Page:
After the Christmas feast families stay home relaxing, talking, singing and playing musical instruments, and telling stories.  Irish history was once passed from one generation to the next via stories told at family gatherings like Christmas.  Therefore, it is not surprising that some of these stories are of family ancestry, the famine, Irish heroes and villains, the countryside, as well as the Nativity.

Nollaig Shona Duit  (Merry Christmas!)

For more information about the Irish Christmas season visit CustomsOfChristmas.com.

Happy Easter!

March 24, 2015

life-of-jesusWe are in the middle of the Easter season.  Both Easter and Christmas are similar in that they begin with the same 40-day season of preparation and they celebrate the same person.  Christmas begins with Advent preparing for the coming of the Christ child.  Easter begins with Lent preparing for the death and resurrection of Christ.  Christmas celebrates the birth of Jesus, the Christ.  Easter celebrates the resurrection of Jesus from the dead.

All of this was a plan put in place by God to redeem His magnum opus, His prize creation, mankind.  God created the earth and all the plants and animals in it for mankind, and it was “very good.”  God enjoyed intimate fellowship with His masterpiece.  Then the man and woman, God’s favorite creation, turned their backs on God.  God was not willing to leave them in that condition.  He desired the intimate fellowship He once enjoyed with mankind, but there was a penalty to be paid for mankind’s rejection of God, for mankind’s sin.  No man or woman, even if he or she lived a thousand lives, could ever pay that penalty.

So God made a plan.  He would send His Son, Jesus, to be born of a virgin, live a perfect, sinless life, die a horrible death, and rise from the dead thereby securing the payment for the penalty for the sin of all mankind.

Now God offers this payment for the penalty of sin to every man, woman, and child who will turn from their sin and accept this payment.  This is the ultimate celebration of both Christmas and Easter.

Resurrection Rolls

Ingredients:

1 can refrigerated crescent roll dough
8 large marshmallows
Melted butter
Cinnamon
Sugar

Instructions:

  • Give each child one triangle shaped section of crescent roll. This represents the tomb.
  • Each child takes one marshmallow which represents the body of Christ.
  • Dip the marshmallow in the butter and roll in cinnamon and sugar mixture. This represents the oils and spices the body was anointed with upon burial.
  • Lay the marshmallow on the dough and carefully wrap it around the marshmallow.
  • Make sure all seams are pinched together well. (Otherwise the marshmallow will “ooze” out of the seams)
  • Bake according to package directions.
  • Cool.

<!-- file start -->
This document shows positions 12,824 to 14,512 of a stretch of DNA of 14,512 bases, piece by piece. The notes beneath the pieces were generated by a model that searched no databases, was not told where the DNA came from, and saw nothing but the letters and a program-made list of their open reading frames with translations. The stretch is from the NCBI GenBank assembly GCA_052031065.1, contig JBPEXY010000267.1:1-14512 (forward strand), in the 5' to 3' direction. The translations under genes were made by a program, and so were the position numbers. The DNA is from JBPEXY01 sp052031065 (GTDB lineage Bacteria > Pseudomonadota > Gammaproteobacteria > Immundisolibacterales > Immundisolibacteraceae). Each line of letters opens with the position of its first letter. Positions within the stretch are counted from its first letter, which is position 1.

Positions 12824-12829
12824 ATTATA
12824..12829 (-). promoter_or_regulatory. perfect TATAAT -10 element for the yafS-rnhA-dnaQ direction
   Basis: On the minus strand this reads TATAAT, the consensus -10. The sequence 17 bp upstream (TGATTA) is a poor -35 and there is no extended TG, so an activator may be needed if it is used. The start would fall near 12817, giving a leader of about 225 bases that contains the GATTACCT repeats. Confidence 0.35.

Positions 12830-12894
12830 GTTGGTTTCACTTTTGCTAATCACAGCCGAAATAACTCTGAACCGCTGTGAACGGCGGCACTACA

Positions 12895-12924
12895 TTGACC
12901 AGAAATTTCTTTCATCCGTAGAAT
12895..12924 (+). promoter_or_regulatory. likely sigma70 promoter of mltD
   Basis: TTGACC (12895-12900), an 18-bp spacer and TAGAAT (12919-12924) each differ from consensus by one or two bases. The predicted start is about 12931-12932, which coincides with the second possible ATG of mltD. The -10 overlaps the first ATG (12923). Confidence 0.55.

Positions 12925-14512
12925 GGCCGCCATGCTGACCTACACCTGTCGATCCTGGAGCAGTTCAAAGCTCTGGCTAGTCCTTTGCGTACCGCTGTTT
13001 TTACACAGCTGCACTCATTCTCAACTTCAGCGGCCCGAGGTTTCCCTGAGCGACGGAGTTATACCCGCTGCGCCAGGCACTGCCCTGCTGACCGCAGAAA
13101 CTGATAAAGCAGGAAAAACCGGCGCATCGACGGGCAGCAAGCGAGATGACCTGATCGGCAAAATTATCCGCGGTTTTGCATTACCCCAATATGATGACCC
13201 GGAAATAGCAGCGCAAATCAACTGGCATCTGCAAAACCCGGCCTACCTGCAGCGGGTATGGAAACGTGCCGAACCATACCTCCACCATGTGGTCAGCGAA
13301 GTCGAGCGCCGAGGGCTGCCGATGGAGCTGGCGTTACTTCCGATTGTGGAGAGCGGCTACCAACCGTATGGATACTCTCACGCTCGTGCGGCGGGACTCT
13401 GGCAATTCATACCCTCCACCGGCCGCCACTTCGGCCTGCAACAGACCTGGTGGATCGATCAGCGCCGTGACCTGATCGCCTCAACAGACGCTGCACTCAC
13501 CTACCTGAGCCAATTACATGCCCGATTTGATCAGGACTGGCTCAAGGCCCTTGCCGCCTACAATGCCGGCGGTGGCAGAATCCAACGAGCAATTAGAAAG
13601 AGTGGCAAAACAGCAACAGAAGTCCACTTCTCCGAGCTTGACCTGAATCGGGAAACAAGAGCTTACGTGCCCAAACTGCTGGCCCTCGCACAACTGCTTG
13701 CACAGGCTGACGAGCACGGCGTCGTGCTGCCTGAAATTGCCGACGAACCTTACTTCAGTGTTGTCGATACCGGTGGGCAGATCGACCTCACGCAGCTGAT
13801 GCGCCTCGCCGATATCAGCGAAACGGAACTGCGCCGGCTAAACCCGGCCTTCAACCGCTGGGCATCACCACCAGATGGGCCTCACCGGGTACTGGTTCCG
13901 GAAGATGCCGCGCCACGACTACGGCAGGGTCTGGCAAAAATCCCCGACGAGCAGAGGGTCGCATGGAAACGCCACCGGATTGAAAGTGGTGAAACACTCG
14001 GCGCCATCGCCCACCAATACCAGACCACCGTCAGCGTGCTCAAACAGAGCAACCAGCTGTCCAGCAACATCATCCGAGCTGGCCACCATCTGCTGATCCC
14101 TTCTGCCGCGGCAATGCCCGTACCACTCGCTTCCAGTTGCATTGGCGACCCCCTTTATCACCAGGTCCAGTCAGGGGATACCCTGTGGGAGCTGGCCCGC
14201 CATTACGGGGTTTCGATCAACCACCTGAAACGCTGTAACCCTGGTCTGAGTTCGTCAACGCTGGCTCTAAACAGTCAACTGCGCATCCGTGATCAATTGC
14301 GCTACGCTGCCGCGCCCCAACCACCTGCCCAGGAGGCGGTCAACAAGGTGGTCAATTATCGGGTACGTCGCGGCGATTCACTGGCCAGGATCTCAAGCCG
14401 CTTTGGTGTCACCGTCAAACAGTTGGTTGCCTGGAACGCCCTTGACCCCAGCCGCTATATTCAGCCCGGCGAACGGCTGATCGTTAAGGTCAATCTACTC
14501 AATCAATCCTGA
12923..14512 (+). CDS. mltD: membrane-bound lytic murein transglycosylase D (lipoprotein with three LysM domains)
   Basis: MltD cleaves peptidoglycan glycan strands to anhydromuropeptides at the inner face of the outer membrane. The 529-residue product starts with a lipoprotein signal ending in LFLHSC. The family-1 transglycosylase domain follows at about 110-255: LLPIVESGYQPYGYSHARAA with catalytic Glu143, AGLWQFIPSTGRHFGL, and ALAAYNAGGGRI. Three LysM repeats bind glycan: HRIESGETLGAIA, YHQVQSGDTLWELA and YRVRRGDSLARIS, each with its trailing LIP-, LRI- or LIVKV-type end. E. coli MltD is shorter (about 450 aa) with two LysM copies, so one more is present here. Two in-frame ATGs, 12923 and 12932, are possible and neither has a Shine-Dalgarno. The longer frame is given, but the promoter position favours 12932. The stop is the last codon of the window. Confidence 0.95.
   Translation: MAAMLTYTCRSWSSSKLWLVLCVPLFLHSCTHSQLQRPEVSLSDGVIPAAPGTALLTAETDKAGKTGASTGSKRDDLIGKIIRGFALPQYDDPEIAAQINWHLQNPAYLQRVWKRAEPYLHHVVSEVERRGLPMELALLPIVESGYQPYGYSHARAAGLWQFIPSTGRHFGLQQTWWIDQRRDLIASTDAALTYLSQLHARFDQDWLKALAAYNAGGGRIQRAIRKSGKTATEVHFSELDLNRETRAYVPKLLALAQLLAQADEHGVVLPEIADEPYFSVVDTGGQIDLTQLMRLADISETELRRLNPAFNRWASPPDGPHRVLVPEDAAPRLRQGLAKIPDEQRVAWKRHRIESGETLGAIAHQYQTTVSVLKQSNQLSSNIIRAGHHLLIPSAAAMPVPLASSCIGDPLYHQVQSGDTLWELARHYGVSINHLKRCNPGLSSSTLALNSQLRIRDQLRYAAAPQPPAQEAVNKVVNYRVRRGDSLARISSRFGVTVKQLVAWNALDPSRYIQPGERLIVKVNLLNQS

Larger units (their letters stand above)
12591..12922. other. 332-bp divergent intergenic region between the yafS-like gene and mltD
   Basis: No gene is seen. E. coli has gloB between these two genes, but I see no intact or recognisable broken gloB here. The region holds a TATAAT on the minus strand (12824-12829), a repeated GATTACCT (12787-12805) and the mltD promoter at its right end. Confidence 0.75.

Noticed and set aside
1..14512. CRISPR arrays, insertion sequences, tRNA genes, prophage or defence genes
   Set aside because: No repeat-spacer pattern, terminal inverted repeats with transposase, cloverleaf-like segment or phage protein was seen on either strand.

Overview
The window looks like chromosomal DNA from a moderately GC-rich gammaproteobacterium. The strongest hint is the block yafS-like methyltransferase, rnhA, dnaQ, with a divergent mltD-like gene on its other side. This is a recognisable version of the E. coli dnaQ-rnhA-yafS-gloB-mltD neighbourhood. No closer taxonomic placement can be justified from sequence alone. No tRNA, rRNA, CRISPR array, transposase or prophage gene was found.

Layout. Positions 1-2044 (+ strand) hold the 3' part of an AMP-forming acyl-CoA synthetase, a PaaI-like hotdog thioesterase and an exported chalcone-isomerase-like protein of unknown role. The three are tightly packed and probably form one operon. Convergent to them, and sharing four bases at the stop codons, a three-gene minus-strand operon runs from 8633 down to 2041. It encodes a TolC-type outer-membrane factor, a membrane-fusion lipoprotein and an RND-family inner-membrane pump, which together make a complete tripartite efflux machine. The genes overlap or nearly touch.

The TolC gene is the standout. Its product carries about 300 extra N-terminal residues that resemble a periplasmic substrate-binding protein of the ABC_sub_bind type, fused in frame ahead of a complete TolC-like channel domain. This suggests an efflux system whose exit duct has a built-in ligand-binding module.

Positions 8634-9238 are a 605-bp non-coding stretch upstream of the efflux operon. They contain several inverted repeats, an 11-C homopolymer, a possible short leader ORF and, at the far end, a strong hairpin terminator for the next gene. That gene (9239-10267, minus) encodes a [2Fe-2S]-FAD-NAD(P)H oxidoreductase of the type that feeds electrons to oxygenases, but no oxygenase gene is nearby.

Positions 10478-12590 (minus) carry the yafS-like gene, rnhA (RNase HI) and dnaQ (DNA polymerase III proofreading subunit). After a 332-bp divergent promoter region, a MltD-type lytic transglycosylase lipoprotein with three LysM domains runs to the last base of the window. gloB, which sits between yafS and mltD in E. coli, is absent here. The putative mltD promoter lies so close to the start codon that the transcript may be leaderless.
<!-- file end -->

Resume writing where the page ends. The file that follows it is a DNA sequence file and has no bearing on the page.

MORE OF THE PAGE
• Break open the tomb and the body of Christ is no longer there!!
  • Celebrate God’s love!

Celebrating Advent

November 25, 2014

On November 30 our family will begin our celebration of Advent.  Advent for us is not just a countdown to Christmas.  It is a time for us to prepare for the celebration of and to remember the birthday of Jesus. Bartholomew's Passage

This year we are using a book written by Arnold Ytreeide called Bartholomew’s Passage.  It is about a young Jewish boy and his adventures just prior to the birth of Jesus.  This book is one of three interrelated books for Advent written by Mr. Ytreeide: Bartholomew’s Passage, Jotham’s Journey, and Tabitha’s Travels.  Every night we read a portion of the story until, on Christmas morning, the story ends with the main character of the story arriving at the manger where the baby Jesus lays.

This is an excellent way for the entire family to get into the Advent season.  Even our youngest child sits quietly to find out what will happen to Bartholomew tonight.

If you haven’t yet begun celebrating the Advent season or if you are looking for something new for Advent, why don’t you look for one of these books.  You won’t regret it.

 


 

The Cinnamon Bear Advent CalendarCountdown to Christmas with CustomsOfChristmas.com’s Cinnamon Bear Advent Calendar.  Taken from The Cinnamon Bear radio program the advent calendar follows the adventures of Paddy O’Cinnamon as he helps Jimmy and Judy find the silver star, stolen by Crazy Quilt Dragon, that belongs on top of their Christmas tree.  The 26-segment story, each segment 12 – 15 minutes long, begins on Saturday, November 29, and continues through Christmas Eve.  Join us and the Cinnamon Bear this Christmas season as we count down to Christmas.

 

 

 


 

Buckeyes

1 cup powdered sugar
½ cup creamy peanut butter
3 tablespoons butter or margarine
1 pound milk chocolate